Learning to Fly

An adult Harris's hawk perches on a saguaro arm with its wings partially spread while two nestlings watch from the nest below along the Chuckwagon Trail in McDowell Sonoran Preserve in Scottsdale, Arizona in June 2019

Early on a June morning I was watching the two Harris’s hawk nestlings when an adult flew in with a twig clutched in its talons. It landed on one of the tallest arms of the saguaro and I expected it to drop down and spruce up the nest but instead it stayed on the arm with its wings partially spread. I couldn’t figure out what it was doing, if it was trying to maintain its balance in the breeze it would have spread them out fully and used its tail, instead it sat there with wings half-extended as it looked back and forth between the two nestlings (one is looking up between the saguaro arms on the right, the other is doing the same deep in shadow on the left).

And then, taking encouragement as the adult looked on, one of the nestlings flapped its wings and landed, if awkwardly, on a lower arm. The saguaro flowers and fruits give a little extra purchase away from the sharp spines, although they also attract bees. The other nestling flapped its wings at times but made no attempts to leave the nest. The next week the one nestling had fully fledged and was now exploring the desert near the nest while the second one was actively flying from arm to arm, soon I suspect to join its sibling below. It might have been slightly younger as its feathers seemed to come in slightly behind the other.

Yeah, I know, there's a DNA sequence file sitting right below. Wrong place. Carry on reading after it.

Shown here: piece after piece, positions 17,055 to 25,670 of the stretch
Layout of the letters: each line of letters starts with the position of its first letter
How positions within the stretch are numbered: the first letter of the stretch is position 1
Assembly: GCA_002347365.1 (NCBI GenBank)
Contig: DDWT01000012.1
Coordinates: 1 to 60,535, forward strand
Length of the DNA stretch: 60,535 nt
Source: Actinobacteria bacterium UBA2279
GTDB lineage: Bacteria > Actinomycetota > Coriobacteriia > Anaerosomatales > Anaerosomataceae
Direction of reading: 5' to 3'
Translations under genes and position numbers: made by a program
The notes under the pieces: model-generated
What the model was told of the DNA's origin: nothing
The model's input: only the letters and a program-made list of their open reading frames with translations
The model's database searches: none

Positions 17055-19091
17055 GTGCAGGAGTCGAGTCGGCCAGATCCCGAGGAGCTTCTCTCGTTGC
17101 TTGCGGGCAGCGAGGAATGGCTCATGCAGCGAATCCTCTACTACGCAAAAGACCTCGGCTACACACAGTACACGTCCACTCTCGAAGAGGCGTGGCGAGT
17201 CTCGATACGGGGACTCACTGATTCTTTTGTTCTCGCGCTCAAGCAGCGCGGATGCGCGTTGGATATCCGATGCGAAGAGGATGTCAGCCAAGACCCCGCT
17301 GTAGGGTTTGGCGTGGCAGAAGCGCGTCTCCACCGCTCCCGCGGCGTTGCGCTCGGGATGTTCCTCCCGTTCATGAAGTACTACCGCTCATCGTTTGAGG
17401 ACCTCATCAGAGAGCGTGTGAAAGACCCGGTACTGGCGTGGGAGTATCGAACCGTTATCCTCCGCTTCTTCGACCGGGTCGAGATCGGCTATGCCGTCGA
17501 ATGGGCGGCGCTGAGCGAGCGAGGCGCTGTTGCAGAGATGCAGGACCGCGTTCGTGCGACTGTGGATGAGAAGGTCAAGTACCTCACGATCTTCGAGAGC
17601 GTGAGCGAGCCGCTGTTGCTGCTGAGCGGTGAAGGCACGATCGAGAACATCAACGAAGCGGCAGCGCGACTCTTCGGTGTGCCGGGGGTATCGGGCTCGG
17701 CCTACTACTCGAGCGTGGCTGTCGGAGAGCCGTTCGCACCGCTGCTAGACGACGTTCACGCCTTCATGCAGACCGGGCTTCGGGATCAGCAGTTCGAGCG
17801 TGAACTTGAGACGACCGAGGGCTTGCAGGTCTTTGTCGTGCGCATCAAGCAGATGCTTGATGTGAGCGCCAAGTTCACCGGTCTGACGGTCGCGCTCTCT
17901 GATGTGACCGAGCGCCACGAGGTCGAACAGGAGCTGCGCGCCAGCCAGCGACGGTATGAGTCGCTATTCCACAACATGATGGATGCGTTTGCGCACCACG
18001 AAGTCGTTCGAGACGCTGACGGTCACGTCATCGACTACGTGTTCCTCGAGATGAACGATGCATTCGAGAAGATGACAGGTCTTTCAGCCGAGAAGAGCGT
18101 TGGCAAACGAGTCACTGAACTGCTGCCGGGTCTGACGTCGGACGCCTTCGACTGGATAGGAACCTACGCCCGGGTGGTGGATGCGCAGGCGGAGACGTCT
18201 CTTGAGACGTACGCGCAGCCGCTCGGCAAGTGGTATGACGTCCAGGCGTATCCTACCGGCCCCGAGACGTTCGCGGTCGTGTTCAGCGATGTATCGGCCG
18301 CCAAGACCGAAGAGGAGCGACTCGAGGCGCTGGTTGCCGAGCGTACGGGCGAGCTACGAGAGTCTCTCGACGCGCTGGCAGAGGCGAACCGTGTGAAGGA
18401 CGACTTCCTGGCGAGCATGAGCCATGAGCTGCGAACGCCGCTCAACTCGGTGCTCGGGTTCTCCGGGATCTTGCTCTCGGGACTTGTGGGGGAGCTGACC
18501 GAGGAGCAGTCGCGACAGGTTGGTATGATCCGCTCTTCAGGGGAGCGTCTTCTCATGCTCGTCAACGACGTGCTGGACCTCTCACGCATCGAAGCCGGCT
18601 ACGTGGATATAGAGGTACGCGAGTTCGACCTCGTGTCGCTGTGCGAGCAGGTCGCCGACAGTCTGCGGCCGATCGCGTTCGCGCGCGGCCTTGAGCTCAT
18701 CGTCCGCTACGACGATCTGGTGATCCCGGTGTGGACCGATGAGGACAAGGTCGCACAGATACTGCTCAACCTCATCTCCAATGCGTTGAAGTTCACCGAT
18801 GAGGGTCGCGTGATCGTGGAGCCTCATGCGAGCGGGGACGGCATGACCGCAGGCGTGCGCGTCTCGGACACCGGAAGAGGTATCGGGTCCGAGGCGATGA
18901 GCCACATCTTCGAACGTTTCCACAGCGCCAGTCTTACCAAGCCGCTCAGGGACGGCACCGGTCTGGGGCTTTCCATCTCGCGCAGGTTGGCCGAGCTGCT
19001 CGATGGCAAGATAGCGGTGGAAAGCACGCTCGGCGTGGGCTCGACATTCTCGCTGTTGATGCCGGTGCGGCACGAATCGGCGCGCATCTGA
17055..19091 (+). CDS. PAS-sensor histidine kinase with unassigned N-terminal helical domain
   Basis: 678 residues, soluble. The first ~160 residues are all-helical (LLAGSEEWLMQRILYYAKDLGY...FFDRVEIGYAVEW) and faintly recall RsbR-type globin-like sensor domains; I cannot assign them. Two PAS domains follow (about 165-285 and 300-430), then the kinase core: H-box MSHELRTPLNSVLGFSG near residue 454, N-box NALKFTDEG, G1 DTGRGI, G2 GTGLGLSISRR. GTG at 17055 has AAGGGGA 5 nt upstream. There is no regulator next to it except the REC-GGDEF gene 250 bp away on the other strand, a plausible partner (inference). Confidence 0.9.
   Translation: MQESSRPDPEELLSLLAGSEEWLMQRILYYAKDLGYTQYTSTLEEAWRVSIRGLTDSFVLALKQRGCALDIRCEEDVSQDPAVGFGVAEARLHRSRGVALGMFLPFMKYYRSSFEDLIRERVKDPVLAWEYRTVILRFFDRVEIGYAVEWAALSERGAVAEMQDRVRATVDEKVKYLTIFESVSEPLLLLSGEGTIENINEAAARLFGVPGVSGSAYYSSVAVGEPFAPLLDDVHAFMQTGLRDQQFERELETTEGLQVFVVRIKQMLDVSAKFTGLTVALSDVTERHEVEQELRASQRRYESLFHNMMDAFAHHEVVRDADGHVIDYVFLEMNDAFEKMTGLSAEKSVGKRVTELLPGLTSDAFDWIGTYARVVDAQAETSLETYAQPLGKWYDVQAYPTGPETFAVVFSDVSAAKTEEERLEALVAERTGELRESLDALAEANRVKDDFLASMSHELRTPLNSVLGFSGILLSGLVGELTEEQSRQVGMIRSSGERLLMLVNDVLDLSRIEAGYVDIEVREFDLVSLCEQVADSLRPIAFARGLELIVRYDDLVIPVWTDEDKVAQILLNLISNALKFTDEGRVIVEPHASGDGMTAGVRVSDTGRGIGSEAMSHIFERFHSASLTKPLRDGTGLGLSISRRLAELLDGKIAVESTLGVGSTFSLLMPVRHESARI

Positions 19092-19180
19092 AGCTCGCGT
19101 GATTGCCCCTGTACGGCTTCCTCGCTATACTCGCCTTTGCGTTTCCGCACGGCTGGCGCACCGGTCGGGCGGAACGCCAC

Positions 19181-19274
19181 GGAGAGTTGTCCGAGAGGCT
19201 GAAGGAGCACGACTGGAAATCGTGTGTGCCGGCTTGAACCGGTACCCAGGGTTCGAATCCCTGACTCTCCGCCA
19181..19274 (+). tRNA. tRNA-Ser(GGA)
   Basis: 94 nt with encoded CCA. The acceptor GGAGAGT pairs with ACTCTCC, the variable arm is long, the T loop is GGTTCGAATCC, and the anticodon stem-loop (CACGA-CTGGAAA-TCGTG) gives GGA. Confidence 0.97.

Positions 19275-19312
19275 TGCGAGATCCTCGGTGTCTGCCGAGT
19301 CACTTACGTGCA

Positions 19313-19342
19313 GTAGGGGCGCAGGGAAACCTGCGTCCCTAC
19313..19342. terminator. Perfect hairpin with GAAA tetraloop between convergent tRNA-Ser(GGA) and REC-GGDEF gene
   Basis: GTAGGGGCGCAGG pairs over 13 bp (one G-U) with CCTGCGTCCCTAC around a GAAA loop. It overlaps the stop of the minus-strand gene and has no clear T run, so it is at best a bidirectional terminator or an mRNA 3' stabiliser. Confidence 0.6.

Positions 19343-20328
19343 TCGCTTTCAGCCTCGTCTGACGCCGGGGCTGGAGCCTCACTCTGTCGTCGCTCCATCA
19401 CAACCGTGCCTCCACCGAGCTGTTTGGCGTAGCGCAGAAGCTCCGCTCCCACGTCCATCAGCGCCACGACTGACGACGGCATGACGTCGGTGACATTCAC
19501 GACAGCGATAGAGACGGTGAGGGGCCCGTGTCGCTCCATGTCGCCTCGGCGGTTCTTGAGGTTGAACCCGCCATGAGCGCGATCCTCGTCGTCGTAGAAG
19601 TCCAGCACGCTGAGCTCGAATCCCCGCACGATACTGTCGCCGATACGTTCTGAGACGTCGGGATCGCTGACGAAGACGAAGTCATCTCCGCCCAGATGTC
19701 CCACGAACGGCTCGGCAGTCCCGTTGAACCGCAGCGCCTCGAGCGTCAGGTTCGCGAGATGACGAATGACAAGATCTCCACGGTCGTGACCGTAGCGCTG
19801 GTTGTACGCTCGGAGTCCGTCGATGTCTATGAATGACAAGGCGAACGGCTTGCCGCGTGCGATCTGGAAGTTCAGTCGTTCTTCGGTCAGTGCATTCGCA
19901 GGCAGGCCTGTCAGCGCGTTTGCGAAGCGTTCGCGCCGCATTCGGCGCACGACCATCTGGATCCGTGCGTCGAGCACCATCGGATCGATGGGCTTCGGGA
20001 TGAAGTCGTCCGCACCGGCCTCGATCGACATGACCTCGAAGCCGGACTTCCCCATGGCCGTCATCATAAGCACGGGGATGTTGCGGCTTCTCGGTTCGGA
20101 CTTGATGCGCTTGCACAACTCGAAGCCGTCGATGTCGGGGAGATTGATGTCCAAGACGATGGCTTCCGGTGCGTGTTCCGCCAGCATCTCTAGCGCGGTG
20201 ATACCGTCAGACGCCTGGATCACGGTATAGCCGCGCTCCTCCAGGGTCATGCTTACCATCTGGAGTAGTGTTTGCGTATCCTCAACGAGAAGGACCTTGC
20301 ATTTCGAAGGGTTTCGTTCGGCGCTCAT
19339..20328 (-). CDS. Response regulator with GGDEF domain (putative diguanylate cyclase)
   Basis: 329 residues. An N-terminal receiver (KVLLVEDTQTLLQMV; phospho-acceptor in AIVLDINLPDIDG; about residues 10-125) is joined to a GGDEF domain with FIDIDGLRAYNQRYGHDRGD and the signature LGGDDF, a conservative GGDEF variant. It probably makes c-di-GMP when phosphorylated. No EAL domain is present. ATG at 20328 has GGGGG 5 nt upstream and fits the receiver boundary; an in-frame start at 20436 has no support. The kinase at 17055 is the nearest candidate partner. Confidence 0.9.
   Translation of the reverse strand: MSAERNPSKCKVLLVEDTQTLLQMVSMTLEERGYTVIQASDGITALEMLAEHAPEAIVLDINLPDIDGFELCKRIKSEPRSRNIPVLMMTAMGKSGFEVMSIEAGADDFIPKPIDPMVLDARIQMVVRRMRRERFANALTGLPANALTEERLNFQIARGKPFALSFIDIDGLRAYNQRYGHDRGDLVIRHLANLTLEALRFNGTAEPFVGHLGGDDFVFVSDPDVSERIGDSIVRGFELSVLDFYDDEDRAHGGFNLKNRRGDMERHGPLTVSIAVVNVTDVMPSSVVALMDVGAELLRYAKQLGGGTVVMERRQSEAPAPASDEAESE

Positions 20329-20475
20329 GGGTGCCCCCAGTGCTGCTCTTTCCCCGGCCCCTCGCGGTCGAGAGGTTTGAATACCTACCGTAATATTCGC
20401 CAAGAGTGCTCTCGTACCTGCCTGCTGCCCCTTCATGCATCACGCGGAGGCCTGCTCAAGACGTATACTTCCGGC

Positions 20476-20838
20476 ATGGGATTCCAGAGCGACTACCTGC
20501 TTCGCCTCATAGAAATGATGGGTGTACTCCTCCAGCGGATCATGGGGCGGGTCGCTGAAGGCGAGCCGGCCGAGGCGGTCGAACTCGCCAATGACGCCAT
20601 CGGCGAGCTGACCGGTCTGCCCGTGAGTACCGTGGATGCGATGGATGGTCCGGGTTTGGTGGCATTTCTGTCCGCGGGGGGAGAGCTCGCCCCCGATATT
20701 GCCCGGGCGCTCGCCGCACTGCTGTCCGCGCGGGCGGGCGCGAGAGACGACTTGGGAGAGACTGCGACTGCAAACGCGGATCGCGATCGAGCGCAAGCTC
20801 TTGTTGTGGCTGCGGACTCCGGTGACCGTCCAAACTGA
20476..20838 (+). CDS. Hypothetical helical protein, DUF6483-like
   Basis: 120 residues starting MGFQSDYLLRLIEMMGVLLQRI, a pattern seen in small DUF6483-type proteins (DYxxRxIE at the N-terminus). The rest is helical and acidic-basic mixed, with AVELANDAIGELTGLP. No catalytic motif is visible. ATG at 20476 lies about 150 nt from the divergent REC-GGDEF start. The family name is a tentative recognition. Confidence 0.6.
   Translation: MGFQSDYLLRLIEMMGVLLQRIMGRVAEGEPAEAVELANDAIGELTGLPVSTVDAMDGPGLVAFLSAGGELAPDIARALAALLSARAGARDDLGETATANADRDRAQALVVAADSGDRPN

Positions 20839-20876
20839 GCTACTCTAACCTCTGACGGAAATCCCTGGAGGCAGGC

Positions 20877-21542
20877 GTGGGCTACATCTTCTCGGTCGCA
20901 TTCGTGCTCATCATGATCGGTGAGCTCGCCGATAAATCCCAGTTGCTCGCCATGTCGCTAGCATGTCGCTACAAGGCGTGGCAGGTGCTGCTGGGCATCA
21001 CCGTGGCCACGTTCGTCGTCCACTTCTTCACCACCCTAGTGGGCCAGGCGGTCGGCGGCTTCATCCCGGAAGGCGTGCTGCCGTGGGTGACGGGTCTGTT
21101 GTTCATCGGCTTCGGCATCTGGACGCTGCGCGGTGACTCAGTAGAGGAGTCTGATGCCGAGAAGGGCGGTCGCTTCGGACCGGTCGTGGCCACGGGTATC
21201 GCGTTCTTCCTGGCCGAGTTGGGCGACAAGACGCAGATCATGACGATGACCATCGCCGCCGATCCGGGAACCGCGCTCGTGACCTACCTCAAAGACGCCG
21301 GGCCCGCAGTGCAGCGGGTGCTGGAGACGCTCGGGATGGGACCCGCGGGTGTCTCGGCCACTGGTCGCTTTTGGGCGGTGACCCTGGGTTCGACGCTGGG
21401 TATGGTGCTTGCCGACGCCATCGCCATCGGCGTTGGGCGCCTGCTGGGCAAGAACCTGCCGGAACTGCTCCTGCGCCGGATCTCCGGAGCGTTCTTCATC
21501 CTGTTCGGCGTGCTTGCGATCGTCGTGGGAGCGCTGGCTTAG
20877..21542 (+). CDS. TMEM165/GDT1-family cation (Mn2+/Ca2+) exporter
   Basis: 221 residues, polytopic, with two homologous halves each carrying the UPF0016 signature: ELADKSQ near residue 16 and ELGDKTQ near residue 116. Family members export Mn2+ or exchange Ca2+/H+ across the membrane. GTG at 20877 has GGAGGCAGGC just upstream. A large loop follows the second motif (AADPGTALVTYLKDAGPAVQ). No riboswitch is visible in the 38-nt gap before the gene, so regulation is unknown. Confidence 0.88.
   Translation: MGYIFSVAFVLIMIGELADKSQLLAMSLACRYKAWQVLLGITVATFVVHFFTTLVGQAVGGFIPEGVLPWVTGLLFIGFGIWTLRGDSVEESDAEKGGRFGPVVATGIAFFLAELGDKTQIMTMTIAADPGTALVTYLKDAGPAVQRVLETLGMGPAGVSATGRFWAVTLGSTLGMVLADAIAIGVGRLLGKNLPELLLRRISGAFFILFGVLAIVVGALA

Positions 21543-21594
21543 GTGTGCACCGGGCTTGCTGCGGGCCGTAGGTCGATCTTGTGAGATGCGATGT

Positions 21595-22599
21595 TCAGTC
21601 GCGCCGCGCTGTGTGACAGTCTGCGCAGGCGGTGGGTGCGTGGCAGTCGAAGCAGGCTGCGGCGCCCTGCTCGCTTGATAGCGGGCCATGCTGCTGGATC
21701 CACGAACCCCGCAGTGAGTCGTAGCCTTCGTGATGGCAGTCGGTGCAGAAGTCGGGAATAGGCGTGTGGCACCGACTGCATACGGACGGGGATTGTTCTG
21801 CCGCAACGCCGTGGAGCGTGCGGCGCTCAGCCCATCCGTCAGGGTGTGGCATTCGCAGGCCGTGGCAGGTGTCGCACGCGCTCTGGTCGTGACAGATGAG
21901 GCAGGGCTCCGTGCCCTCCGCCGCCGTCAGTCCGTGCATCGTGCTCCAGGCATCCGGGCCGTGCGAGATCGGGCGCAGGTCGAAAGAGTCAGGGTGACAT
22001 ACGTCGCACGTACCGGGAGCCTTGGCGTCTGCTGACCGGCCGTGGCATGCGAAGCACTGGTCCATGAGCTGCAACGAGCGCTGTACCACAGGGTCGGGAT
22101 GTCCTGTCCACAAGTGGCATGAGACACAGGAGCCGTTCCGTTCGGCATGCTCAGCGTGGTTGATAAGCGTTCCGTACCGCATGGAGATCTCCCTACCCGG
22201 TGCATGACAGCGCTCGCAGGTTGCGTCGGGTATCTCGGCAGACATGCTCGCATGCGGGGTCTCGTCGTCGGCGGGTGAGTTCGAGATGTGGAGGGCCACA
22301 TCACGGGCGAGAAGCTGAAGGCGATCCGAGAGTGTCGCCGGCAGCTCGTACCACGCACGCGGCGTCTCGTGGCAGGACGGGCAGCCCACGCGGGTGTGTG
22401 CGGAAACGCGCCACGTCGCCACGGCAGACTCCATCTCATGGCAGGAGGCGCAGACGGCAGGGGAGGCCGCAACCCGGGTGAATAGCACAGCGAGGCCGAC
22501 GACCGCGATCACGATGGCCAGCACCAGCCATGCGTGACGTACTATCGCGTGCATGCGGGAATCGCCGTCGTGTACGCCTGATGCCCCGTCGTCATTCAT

An adult Harris's hawk perches on a saguaro arm with its wings partially spread while looking down at a nestling that is landing on a saguaro arm as it learns to fly along the Chuckwagon Trail in McDowell Sonoran Preserve in Scottsdale, Arizona in June 2019

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